The grandson of biologist T. H. Huxley, Aldous Huxley had a privileged background and was educated at Eton and Oxford despite an eye infection that left him nearly blind.
Having learned braille his eyesight then improved enough for him to start writing, and by the 1920s he had become a fashionable figure, producing witty and daring novels like CROME YELLOW (1921), ANTIC HAY (1923) and POINT COUNTER POINT (1928).
But it is as the author of his celebrated portrayal of a nightmare future society, BRAVE NEW WORLD (1932), that Huxley is remembered today.
A truly visionary book, it was a watershed in Huxley's world-view as his later work became more and more optimistic - coinciding with his move to California and experimentation with mysticism and psychedelic drugs later in life.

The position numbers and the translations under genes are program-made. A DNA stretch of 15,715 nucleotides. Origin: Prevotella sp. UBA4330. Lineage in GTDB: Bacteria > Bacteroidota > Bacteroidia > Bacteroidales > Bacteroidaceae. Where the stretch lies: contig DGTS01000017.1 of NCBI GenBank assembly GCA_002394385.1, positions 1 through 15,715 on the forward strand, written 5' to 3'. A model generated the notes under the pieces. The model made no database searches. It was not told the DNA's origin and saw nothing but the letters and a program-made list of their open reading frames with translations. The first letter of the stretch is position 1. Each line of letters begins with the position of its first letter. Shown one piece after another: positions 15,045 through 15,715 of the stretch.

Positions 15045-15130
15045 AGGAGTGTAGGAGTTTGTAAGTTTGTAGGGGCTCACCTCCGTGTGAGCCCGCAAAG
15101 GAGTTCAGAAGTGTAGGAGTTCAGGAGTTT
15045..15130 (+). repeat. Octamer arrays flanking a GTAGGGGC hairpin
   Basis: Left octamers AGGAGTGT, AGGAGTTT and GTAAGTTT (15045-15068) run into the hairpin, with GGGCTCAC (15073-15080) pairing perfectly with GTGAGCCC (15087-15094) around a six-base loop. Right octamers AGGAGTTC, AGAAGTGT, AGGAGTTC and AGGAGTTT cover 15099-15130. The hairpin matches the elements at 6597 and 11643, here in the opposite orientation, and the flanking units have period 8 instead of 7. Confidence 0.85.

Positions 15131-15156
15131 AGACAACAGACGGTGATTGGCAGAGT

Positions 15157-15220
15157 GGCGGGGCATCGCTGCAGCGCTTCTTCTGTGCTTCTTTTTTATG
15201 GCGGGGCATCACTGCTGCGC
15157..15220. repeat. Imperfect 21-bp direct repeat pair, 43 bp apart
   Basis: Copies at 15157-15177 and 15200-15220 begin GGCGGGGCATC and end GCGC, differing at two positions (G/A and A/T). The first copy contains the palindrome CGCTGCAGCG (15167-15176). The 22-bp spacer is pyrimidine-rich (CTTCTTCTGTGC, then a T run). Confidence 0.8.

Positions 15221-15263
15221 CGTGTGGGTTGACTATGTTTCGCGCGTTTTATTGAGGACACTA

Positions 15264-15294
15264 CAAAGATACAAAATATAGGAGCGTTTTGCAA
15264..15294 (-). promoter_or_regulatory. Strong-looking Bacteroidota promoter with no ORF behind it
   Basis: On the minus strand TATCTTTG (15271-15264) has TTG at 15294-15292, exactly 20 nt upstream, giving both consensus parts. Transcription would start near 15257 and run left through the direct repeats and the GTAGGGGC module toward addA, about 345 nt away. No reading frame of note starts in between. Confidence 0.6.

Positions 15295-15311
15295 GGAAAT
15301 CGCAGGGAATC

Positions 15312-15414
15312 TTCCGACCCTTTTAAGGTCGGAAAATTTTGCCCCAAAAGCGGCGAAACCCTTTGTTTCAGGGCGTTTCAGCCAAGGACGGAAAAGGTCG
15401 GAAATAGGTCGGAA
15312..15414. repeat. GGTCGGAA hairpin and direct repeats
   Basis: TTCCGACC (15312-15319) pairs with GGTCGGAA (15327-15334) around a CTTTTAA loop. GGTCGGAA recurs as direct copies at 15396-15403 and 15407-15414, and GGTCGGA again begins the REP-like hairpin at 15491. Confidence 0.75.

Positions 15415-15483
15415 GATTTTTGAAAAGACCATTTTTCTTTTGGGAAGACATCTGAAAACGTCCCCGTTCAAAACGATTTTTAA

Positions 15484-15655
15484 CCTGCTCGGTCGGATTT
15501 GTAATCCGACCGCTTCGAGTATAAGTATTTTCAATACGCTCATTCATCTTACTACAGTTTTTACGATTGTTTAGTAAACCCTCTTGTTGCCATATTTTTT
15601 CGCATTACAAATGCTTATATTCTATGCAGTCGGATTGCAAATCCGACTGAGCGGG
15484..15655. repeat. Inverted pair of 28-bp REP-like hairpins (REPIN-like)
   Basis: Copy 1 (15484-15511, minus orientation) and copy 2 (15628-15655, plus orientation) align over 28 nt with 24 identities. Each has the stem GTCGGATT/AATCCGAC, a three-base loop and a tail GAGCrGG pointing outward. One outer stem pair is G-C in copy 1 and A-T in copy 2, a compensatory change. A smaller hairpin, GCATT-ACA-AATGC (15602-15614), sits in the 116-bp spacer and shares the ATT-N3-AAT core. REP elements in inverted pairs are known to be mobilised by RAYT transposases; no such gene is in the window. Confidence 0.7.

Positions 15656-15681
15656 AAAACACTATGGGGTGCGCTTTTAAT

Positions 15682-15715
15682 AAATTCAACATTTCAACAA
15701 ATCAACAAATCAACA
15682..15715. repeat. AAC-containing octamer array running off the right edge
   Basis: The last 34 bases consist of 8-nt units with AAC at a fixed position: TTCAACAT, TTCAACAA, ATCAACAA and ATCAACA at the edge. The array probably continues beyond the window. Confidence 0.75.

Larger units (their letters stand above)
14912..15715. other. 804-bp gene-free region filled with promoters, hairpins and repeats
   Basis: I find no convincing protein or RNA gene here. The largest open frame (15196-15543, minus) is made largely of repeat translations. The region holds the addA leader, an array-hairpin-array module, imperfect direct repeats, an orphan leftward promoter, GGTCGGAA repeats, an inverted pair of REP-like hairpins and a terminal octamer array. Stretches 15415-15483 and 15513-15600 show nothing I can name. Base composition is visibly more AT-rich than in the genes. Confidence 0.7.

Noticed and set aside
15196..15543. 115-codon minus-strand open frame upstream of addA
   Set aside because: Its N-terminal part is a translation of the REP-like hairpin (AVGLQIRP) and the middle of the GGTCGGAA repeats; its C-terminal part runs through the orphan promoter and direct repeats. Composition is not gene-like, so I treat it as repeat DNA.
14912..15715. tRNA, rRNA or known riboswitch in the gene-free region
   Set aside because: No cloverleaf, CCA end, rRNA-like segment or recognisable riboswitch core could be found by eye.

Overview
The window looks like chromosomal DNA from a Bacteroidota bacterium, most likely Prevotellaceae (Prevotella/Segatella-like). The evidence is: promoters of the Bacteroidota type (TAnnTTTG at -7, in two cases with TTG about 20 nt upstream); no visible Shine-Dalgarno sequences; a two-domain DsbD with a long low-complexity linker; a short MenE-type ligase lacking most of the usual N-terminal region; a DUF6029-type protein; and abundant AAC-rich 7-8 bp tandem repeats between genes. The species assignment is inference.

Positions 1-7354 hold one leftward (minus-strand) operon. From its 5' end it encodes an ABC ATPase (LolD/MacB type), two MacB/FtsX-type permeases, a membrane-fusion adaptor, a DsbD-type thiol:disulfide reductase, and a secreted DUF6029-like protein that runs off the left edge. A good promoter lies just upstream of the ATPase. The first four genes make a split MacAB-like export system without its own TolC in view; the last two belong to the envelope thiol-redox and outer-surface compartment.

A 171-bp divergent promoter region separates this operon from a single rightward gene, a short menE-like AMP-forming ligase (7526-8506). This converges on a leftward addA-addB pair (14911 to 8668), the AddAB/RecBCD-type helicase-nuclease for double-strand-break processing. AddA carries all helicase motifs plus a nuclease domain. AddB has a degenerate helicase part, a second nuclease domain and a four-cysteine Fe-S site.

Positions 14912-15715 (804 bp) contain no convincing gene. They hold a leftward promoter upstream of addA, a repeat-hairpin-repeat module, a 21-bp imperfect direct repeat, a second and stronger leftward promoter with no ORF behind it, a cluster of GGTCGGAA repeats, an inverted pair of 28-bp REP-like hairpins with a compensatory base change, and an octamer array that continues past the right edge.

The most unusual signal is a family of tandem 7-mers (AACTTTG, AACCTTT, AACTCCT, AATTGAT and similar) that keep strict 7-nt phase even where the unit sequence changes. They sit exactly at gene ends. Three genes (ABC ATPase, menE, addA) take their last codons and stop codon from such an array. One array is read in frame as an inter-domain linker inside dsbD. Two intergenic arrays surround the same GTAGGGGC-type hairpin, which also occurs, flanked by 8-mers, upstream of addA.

Nicholas Murray's brilliant new book has the greatest virtue of literary biographies: it makes you want to go out and read its subject's work all over again.
A fascinating reassessment of one of the most interesting writers of the twentieth century.